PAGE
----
Wednesday, March 31st 2010 - 18:24 UTC

High-quality oil in once guerrilla infested Colombian jungle

Petrominerales Ltd., mostly owned by Canadian companies said Monday that an oil well drilled in Colombia has produced a prolific 15,600 barrels of high-quality crude per day, following similarly strong results from two other wells on its Candelilla discovery.

”Candelilla is a very big discovery”, 15.600 bpd

“Candelilla is a very big discovery. We don't know how big yet,” said Frederick Kozak, a Canaccord Adams analyst who focuses much of his research on Colombia.

Petrominerales is two-thirds owned by Calgary-based Petrobank Energy and Resources Ltd. The Candelilla-3 well in central Colombia boosts total production from the discovery to 38,700 barrels per day.

”Total company production now exceeds 53,000 (barrels of oil per day), generating strong cash flows, and enabling the company to easily fund its exploration program while leaving the balance sheet in a very healthy state,” wrote UBS Investment Research analyst George Toriola in a note to clients.

Petrominerales has 14 exploration blocks covering a total of 728,000 hectares in Colombia's Llanos and Putumayo Basins, and one million hectares)in the Ucayali Basin of Peru.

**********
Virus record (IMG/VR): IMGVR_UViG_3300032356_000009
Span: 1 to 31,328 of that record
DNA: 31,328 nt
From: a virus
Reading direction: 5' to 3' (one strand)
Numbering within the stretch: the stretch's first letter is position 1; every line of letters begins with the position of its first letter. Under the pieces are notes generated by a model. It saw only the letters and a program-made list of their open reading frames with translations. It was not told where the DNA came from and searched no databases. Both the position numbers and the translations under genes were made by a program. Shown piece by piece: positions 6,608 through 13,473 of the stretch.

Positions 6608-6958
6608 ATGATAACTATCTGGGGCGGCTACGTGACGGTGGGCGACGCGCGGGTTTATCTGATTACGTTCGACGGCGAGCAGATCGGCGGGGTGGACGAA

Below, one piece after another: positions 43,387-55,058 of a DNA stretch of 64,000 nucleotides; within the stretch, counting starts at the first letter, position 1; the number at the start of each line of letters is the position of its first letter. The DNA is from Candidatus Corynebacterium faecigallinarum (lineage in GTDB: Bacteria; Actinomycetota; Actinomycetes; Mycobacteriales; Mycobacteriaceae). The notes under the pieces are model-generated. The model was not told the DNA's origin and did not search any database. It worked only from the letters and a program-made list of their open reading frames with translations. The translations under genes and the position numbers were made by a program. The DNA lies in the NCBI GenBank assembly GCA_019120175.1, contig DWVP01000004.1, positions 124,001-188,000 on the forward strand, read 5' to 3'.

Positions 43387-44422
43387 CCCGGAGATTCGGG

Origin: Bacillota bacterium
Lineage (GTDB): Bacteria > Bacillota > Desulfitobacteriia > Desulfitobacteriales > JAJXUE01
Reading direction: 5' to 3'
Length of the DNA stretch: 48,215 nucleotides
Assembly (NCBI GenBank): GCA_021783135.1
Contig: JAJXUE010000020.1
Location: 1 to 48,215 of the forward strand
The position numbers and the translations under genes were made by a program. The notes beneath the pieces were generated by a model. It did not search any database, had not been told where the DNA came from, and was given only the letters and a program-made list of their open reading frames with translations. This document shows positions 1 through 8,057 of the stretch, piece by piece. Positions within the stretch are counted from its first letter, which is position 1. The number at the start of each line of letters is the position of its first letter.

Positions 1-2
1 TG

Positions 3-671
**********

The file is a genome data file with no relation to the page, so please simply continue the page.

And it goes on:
“Petrominerales has a great set of assets. They've got a lot of exploration upside,” said Kozak. “They're certainly having great success with both the Corcel blocks and with this adjacent block where they've drilled Candelilla”.

Colombia and Peru also boast the most attractive fiscal regimes for oil and gas firms active in South America, Kozak said.

Production agreements with the Colombian and Peruvian governments have also been predictable, enticing companies like Petrominerales, Talisman Energy Inc., Gran Tierra Energy Inc. and Pacific Rubiales Energy Corp. to spend their money there.

Over the past decade, Colombia has become a much safer country in which to do business than it had been previously, with a more pro-business government than some of its South American neighbours. As a result, development of its energy resources has grown significantly over a short period of time.

“It's because literally this was a part of the country that had not been explored or developed for 20-odd years. And now it's safe to do so,” he said.

One drawback of operating in Colombia is that the infrastructure has had trouble keeping pace with development - though the industry is working on how to resolve that problem.
 

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1 gdr (#) Apr 01st, 2010 - 07:15 am Report abuse
they want to become like Mexico !!

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